The British Schoolgirls Who Fled To Syria To Apparently Join ISIS Are No Longer Together — REPORT
It's still a mystery how three schoolgirls from the U.K. apparently became involved with ISIS and traveled to Syria earlier this year, and it's now believed that they have separated. Their families' solicitors revealed Thursday that the London schoolgirls in Syria are no longer together. Shamima Begum, 15, Amira Abase, 15, and Kadiza Sultana, 16, flew from London to Turkey in February and then reportedly crossed over into an ISIS-controlled area of Syria. The Turkish foreign minister told reporters that a Syrian man working as an intelligence agent in the coalition against ISIS helped the girls get to Syria.
Waterford Solicitors revealed that some of the girls contacted their families in the U.K. Sky News reports that the solicitors said: "They have made it known that they are safe and in good health but are no longer in the company of one another. Furthermore, they have intimated that they are unlikely to be returning to the U.K. in the immediate future. The families are grateful to know that their daughters are alive and in good health." ITV News reported that one girl called her family, while the other two made contact over the Internet, and said "the families believe the messages are genuine." It's not yet known how or why the girls were separated.
Sir Bernard Hogan-Howe, commissioner of the Metropolitan police, has said that they can return home without being prosecuted for terrorism. However, a senior ISIS commander who defected from the militant group and goes by Um Asmah told Sky News that the girls will never go home. Asmah said they are more likely to "die in Iraq or Syria."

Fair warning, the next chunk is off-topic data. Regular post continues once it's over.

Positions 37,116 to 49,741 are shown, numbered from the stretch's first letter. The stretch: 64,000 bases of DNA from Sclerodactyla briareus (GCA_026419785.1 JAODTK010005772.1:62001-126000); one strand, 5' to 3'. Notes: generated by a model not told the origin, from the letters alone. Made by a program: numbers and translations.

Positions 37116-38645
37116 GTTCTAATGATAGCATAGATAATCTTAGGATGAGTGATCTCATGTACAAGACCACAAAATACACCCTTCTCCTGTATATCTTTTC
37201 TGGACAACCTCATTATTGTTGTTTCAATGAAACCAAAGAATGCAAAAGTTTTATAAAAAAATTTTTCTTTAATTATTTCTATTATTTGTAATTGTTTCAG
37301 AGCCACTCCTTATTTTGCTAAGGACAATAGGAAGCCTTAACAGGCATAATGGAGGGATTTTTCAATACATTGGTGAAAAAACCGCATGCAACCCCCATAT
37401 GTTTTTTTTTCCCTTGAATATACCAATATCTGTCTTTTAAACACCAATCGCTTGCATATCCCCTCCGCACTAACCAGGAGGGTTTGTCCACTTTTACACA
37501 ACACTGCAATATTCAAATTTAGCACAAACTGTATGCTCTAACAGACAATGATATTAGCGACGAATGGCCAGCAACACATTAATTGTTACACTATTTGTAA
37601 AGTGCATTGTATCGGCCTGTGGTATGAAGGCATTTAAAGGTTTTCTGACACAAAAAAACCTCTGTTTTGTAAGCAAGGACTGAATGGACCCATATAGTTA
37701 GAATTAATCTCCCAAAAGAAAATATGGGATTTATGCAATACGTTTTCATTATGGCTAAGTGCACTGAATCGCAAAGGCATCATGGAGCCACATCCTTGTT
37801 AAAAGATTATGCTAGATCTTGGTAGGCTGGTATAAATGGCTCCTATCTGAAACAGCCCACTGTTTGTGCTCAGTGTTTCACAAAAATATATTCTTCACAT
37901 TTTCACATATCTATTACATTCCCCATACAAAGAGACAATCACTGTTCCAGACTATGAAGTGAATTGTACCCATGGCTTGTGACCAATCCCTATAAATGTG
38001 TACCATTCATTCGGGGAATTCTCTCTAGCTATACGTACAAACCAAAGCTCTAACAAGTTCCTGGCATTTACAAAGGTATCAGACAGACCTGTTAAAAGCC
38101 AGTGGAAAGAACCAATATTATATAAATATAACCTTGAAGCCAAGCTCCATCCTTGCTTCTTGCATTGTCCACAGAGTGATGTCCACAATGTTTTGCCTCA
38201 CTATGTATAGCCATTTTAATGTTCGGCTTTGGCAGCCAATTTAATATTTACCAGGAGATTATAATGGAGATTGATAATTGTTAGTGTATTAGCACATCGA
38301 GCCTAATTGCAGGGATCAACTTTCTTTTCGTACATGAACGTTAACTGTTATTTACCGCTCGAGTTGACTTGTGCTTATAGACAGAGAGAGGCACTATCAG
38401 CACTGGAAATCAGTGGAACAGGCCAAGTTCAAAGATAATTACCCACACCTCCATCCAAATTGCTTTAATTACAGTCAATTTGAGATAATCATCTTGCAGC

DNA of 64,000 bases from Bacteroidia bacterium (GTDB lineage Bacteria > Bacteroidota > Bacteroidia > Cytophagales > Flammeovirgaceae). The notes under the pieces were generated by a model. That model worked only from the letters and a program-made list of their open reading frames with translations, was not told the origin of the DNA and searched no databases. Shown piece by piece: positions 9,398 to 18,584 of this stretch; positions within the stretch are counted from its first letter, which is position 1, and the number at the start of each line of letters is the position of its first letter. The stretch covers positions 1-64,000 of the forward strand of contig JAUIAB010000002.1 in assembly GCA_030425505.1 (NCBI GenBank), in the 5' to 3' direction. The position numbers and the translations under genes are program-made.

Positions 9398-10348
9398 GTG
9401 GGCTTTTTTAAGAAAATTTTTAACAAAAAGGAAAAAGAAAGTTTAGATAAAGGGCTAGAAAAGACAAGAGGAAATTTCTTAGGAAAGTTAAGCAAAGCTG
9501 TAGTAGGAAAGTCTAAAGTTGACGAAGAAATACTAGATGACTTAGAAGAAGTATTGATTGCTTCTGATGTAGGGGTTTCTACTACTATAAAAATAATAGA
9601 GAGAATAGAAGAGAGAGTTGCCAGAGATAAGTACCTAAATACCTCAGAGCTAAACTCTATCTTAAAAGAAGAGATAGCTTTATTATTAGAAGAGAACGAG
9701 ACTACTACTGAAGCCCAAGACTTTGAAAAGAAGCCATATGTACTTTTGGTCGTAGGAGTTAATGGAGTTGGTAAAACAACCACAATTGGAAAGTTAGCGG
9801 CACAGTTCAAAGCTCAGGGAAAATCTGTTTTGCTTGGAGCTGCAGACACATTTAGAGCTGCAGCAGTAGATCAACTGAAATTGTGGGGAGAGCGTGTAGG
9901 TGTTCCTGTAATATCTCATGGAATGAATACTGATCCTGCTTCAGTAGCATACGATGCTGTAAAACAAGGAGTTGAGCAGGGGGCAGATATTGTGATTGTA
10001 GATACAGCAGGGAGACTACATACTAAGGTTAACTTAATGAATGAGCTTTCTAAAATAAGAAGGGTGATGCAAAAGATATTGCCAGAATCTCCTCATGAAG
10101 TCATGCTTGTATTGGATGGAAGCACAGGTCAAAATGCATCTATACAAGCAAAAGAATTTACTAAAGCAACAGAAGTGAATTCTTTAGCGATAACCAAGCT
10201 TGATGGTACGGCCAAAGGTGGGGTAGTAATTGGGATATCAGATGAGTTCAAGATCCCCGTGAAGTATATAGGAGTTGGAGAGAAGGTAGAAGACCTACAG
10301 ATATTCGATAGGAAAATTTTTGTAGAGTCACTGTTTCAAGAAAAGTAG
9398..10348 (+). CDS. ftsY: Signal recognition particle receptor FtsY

Asmah told Sky News:
IS is not stupid, they have educated people who know how to deal with (the) psychology of others, how to deal with the human being. All these are in IS. They have ways to attract people — especially foreigners. Otherwise young British people wouldn't come and say they will change the flag on Buckingham Palace. IS have the ability to manipulate the minds of young people. If they can convince foreigners, it is even easier to convince Arabs and Syrians. They have freedom and everything is available — they have no need to come to Syria, but they do.
In an interview with The Guardian, the families of the three girls accused the British police of not telling them that another 15-year-old classmate of the girls was believed to have fled to Syria to join ISIS just two months before Begum, Abase, and Sultana left. The families said that if they had known, they would have been more alert that their daughters might be at risk.